Social media is great for getting the word out to your customers on seasonal sales and inventory additions. But the most effective way to reach media professionals with big news—think store openings, designer collaborations, and trunk shows—is by emailing a well-crafted press release.
That’s why we asked Helena Krodel, an executive with New York City boutique public relations firm, Studio PR, to walk us through the finer points of writing a press release with real punch. A 10-year veteran of the jewelry, fashion, and luxury goods industries, Krodel is also a former spokesperson for Jewelers of America. Below, her top tips for getting your press releases read.
JCK: What are some common mistakes people make when writing press releases?
Helena Krodel: Making the copy subjective is completely incorrect. It should be all about the facts. There shouldn’t be any opinionated information or anything leading. It should be simple facts that you want to relay to the media about your store, your event, and anything that is newsworthy. Also, dumping too much information in the release that isn’t relevant to the actual event is not effective.
JCK: What would you consider newsworthy for a jewelry retailer?
HK: Having a designer come to your store, unveiling a new collection or grouping of product, having a particular holiday-based event or having something that is exciting like an anniversary. I don’t think I would do a press release about a seasonal sale.
JCK: What’s the most important component of writing a press release?
HK: Whether you’re sending your release to a reporter or an editor, you must know that particular media before you start pitching away or sending a press release. You should read it a few times before pitching. And you have to truly know in your heart that this is something they would cover, that this is a service to them. If it is, you are doing them a tremendous favor.
You need to do some prep work before sending a press release. Ask yourself, A) Is the subject newsworthy?; B) Is it appropriate for that specific editor?; and C) Is it timely for them?
JCK: What elements should a press release always include?
HK: In the very first paragraph you should tell the reader who is involved, what’s happening and the date. People tend to lead with the extraneous. You need to capture them in the first one to three sentences. Think about the five Ws: who, what, where, when, and why. The “why” is the news. When I’m writing a press release, I always think to myself, Why should I care? And if there’s no “why,” you shouldn’t be writing a press release. Your contact information should be on the top right, flush right, under the logo—which should be centered. And flush left under the logo should be the words For Immediate Release.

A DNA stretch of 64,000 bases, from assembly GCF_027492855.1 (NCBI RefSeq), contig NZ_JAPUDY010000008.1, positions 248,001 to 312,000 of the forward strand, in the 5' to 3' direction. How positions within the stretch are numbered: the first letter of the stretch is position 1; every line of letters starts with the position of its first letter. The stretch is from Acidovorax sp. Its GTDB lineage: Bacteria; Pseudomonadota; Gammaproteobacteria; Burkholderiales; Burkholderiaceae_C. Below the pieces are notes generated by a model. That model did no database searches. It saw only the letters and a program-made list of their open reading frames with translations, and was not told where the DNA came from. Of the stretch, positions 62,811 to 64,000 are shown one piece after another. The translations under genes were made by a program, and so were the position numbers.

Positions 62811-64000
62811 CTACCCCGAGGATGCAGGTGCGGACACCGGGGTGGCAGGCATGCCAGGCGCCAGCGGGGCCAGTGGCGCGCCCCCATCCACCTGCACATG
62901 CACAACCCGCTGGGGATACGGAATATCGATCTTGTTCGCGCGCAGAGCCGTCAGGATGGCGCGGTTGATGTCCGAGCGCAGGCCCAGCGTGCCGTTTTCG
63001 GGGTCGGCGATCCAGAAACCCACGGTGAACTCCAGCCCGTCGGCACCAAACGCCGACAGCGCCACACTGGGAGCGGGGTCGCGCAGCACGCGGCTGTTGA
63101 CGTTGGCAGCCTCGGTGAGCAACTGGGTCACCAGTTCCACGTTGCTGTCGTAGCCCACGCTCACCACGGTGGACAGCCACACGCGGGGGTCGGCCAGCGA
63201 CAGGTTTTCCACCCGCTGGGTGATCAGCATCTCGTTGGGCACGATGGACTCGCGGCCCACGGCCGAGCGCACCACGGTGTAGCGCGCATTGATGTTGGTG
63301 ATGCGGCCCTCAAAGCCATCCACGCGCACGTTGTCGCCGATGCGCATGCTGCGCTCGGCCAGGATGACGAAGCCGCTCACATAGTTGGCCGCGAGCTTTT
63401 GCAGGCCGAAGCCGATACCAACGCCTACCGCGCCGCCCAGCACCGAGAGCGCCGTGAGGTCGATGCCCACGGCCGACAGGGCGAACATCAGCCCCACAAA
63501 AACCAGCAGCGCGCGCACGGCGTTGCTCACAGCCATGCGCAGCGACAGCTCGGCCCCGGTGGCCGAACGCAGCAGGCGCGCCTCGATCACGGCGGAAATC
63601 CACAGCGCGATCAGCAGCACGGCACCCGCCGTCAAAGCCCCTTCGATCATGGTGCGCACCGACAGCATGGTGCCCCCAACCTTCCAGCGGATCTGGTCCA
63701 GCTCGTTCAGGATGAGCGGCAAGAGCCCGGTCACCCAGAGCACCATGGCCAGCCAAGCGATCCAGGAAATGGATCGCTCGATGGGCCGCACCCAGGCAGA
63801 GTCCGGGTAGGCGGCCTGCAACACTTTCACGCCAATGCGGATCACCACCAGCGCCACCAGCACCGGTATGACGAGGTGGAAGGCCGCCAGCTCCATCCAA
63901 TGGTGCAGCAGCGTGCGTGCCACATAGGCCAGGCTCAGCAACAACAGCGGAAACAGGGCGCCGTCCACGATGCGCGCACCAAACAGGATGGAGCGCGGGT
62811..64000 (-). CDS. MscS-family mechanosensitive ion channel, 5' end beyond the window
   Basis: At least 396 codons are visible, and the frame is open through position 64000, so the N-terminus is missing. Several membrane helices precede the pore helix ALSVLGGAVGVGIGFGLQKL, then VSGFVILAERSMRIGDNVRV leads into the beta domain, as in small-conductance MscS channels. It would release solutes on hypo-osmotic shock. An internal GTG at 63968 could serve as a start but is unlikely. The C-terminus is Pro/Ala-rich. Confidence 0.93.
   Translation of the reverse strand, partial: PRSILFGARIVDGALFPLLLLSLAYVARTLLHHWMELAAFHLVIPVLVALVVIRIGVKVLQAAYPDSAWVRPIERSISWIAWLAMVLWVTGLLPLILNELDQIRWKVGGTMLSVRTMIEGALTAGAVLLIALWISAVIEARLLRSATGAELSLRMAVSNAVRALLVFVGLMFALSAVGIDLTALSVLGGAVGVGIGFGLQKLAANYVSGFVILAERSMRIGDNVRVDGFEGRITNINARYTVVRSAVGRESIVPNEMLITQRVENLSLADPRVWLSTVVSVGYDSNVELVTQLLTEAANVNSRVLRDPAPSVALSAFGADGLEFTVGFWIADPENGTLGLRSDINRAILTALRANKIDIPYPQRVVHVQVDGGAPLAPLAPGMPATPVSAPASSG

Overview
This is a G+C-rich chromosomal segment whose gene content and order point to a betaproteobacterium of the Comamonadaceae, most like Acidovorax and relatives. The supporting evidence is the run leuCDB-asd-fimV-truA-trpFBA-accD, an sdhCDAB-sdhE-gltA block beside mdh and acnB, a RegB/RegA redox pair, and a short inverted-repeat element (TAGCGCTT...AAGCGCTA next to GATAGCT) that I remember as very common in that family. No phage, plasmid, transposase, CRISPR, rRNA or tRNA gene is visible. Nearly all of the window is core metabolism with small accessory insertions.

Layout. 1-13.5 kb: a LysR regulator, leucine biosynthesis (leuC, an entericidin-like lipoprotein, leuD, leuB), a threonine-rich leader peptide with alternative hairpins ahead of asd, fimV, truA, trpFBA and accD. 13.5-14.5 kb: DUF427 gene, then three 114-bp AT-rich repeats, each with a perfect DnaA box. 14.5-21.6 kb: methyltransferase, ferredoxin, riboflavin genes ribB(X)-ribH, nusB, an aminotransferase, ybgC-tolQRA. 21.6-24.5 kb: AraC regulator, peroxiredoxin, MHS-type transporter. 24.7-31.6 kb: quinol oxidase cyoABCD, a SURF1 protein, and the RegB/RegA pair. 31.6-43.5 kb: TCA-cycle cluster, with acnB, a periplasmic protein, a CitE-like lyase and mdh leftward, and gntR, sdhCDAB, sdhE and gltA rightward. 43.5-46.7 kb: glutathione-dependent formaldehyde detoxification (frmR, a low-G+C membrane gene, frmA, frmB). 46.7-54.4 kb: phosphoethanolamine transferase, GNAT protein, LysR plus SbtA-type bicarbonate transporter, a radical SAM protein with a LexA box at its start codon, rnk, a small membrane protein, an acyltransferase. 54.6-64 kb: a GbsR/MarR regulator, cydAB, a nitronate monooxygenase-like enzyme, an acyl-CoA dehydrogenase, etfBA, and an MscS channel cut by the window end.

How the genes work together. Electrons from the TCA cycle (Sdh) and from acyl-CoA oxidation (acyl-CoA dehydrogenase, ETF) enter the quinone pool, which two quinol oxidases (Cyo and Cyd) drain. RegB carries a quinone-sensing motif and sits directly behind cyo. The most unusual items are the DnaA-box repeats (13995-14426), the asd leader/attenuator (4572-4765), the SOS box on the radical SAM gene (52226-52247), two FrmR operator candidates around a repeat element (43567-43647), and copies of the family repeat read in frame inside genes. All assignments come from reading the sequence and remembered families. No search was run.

JCK: How would you recommend telling your story without sounding braggy or pushy?
HK: Braggy press releases are like that annoying neighbor you run into and all they can talk about is how fabulous their children are. It just turns you off. So err on the cautious side and just present the facts. If you have a one-of-a-kind piece, just say that. You can brag through the facts.
JCK: How long should a press release be?
HK: One page, usually three paragraphs. Remember that people can call and email with you to follow up if they have any more questions.
JCK: What’s your rule on font selection?
HK: I always tell people, “The simpler the better.” Differentiate yourself with photos and your logo, not with your font. Stick to the simple, unless you have a very savvy design company who created your own font for you. People like to see what’s familiar to them.
JCK: How early should you send a press release prior to your event?
HK: National magazines have a lead time of about three months; regional magazines that are relevant to your community need one month; with newspapers it’s typically about a week. With the Internet it can be as short as a day or up to a week, depending on the writer and the event.
JCK: Is it appropriate to follow up a press release with a phone call?
HK: The follow-up call is pretty much dead, unless you have a bite. A bite would be an editor who tells you he or she wants more information. Please don’t call to say, “I’m just checking if you got my press release.” Editors hate that. Technology is pretty reliable—if you haven’t heard back, it’s likely they’re not interested.
JCK: Are there any resources for retailers looking to write press releases and find contacts for media professionals?
HK: They can join Jewelers of America, which can give them a template for a press release, along with contacts for their local media. And you can always call and ask for the email of an editor—I wouldn’t ask for phone numbers. Call the magazine and say, “I’m sorry, I don’t have this information and I would like to obtain it. Would you mind giving it to me?” Simple as that.